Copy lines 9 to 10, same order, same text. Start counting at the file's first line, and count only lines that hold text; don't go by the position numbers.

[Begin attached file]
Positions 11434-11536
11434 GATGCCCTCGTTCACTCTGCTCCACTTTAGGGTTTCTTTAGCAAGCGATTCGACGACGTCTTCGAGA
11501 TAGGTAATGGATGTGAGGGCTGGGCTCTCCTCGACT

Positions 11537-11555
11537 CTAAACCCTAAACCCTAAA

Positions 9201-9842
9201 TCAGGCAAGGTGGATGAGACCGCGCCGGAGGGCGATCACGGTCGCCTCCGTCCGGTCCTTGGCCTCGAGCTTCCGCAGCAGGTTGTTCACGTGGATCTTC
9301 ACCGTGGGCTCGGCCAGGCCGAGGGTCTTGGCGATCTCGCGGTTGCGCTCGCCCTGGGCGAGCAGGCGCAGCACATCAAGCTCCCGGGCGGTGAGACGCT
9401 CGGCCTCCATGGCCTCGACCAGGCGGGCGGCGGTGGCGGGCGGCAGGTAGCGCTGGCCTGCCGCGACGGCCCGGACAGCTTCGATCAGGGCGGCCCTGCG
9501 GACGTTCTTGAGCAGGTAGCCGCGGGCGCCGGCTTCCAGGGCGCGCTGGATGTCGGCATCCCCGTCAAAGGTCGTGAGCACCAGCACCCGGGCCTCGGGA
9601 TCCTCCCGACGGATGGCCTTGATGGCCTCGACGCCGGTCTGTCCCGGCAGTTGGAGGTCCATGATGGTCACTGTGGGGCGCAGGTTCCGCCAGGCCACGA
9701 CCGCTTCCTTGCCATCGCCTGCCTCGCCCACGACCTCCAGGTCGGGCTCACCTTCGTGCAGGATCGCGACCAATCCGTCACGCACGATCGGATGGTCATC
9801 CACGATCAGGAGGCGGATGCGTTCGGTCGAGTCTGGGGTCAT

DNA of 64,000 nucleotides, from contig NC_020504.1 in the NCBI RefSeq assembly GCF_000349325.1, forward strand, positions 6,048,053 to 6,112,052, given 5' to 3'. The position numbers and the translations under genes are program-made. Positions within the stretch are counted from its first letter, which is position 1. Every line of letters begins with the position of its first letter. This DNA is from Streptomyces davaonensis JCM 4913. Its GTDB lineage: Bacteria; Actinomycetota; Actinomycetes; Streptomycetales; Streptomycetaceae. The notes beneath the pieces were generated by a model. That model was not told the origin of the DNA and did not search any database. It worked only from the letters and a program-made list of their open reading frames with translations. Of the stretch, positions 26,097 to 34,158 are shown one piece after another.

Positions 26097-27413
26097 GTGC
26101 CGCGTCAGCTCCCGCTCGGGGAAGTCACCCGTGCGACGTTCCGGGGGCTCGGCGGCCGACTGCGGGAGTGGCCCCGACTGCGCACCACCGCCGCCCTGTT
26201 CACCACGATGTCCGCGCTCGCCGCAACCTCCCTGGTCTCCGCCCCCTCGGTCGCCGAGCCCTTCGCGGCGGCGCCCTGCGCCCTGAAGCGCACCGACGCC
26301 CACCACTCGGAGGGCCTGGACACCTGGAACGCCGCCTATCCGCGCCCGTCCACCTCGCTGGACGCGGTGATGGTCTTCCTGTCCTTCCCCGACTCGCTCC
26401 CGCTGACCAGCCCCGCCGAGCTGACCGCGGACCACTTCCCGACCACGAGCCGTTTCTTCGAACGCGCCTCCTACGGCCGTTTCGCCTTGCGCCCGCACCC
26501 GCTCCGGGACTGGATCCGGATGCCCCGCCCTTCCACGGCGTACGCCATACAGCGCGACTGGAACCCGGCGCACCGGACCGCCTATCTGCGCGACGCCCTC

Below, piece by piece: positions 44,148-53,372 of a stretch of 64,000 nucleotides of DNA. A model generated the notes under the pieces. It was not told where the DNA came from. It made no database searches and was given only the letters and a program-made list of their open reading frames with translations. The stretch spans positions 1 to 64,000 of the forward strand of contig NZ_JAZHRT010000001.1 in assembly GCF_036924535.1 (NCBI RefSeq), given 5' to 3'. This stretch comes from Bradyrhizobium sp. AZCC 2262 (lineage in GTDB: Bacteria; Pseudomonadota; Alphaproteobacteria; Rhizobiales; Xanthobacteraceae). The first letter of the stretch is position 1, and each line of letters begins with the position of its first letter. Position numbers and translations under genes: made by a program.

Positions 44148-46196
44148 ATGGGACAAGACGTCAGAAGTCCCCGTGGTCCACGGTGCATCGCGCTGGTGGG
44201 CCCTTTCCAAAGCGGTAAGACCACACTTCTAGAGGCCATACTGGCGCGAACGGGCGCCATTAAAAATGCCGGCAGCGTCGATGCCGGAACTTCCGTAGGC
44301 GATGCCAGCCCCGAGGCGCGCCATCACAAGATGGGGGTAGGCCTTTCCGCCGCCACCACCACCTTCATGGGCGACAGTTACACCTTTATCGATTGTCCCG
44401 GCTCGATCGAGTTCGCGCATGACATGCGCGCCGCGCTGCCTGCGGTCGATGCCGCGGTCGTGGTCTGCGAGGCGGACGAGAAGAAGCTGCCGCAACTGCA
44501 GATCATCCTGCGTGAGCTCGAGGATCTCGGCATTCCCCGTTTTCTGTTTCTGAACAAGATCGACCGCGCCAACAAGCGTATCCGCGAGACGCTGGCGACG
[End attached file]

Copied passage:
9401 CGGCCTCCATGGCCTCGACCAGGCGGGCGGCGGTGGCGGGCGGCAGGTAGCGCTGGCCTGCCGCGACGGCCCGGACAGCTTCGATCAGGGCGGCCCTGCG
9501 GACGTTCTTGAGCAGGTAGCCGCGGGCGCCGGCTTCCAGGGCGCGCTGGATGTCGGCATCCCCGTCAAAGGTCGTGAGCACCAGCACCCGGGCCTCGGGA